MSSQL Server Reporting Services: Black Belt Administration: Prepare the Execution Log for Reporting
January 18, 2005
About the Series ...
This article is a member of the series MSSQL Server 2000 Reporting Services. The series is designed to introduce MSSQL Server 2000 Reporting Services ("Reporting Services"), with the objective of presenting an overview of its features, together with many tips and techniques for real-world use. For more information on the series, as well as the hardware / software requirements to prepare for the exercises we will undertake, please see my initial Database Journal article, A New Paradigm for Enterprise Reporting.
Basic assumptions underlying the series are that you have correctly installed Reporting Services, including Service Pack 1, along with the applications upon which it relies, and that you have access and the other rights / privileges required to complete the steps we undertake in my articles. For details on the specifics of the adjustments necessary to quickly allow full freedom to complete the exercises in this and subsequent articles, as well as important assumptions regarding rights and privileges in general, please see earlier articles in the series, as well as the Reporting Services Books Online.
This article also relies upon sample files that are installed along with Reporting Services in a "typical" scenario. If the samples have not been installed in, or were removed from, your environment, the samples can be found on the Reporting Services installation CD.
About the BlackBelt Articles ...
As we have stated in earlier BlackBelt articles, one of the greatest challenges in writing tutorial / procedural articles is creating each article to be a freestanding document that is complete unto itself. This is important, because it means that readers can complete the lesson without reference to previous articles or access to objects created elsewhere. When our objective is the coverage of a specific technique surrounding one or more components of a report, a given administrative function surrounding all reports, and other scenarios where the focus of the session is not the creation of reports, per se, can be challenging because a report or reports often has to be in place before we can begin to cover the material with which the article concerns itself.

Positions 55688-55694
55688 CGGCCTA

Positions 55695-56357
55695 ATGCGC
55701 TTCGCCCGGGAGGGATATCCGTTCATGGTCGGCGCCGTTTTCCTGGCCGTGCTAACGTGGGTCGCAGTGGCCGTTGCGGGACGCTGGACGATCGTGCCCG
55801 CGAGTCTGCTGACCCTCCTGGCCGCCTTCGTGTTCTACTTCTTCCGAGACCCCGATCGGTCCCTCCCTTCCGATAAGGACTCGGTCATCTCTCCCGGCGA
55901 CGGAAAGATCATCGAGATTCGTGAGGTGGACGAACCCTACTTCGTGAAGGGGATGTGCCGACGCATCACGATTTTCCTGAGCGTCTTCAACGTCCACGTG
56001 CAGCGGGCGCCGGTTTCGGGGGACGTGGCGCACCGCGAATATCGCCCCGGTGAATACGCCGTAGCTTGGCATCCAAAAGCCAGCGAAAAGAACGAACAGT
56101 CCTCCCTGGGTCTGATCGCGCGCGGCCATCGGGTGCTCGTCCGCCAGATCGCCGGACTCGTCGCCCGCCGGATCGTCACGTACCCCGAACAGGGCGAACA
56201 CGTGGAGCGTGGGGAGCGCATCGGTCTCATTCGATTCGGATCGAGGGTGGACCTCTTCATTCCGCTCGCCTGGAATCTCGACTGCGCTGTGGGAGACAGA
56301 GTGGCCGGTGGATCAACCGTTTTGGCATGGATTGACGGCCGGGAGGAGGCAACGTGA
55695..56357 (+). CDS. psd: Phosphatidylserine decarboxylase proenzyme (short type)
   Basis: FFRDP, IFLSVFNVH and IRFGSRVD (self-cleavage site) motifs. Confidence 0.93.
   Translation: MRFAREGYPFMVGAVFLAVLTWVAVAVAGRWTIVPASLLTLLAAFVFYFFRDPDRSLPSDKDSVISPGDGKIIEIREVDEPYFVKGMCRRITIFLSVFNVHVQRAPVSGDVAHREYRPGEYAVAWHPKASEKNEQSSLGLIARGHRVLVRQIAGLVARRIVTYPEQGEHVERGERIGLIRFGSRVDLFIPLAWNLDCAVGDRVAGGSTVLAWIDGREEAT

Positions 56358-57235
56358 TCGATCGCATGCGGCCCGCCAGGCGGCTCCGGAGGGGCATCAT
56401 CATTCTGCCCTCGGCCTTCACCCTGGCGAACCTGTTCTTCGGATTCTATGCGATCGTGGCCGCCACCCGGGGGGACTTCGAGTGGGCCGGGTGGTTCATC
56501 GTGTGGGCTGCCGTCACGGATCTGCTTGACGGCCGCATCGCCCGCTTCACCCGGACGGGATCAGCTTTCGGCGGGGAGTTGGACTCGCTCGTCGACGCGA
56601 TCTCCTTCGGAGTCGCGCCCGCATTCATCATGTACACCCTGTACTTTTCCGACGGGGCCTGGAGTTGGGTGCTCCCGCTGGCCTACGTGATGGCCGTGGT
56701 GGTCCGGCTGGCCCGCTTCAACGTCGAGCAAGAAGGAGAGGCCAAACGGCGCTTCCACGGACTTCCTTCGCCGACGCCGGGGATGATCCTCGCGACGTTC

The BlackBelt articles represent an attempt to minimize the setup required in simply getting to a point within an article where we can actually perform hands-on practice with the component(s) under consideration. We will attempt to use existing report samples or other "prefabricated" objects that either come along as part of the installation of the applications involved, or that are readily accessible to virtually any organization that has installed the application. While we will often have to make modifications to the sample involved (we will actually create a copy, to allow the original sample to remain intact), to refine it to provide the backdrop we need to proceed with the object or procedure upon which we wish to concentrate, we will still save a great deal of time and distraction in getting to our objective. In some cases, we will have to start from scratch with preparation, but my intention with the BlackBelt articles will be to avoid this, if at all possible.
For more information about the BlackBelt articles, see the section entitled "About the BlackBelt Articles" in BlackBelt Components: Manage Nulls in OLAP Reports.
General optimization of RS' performance is, beyond argument, one of the more important functions of the Administrator. In evaluating performance from various perspectives at the Administrative level, one readily useful source of information is the data we can obtain from the logs created by the system itself. Reporting Services generates a number of log files to capture information about server operations, status, and so forth. Within this group of logs, which we will explore individually within prospective articles within our series, the Report Server Execution Log is a great place to start in setting up a basic performance and auditing analysis capability.
The Execution Log captures data specific to individual reports, including when a given report was run, identification of the user who ran it, where the report was delivered, and which rendering format was used.
In this session, we will: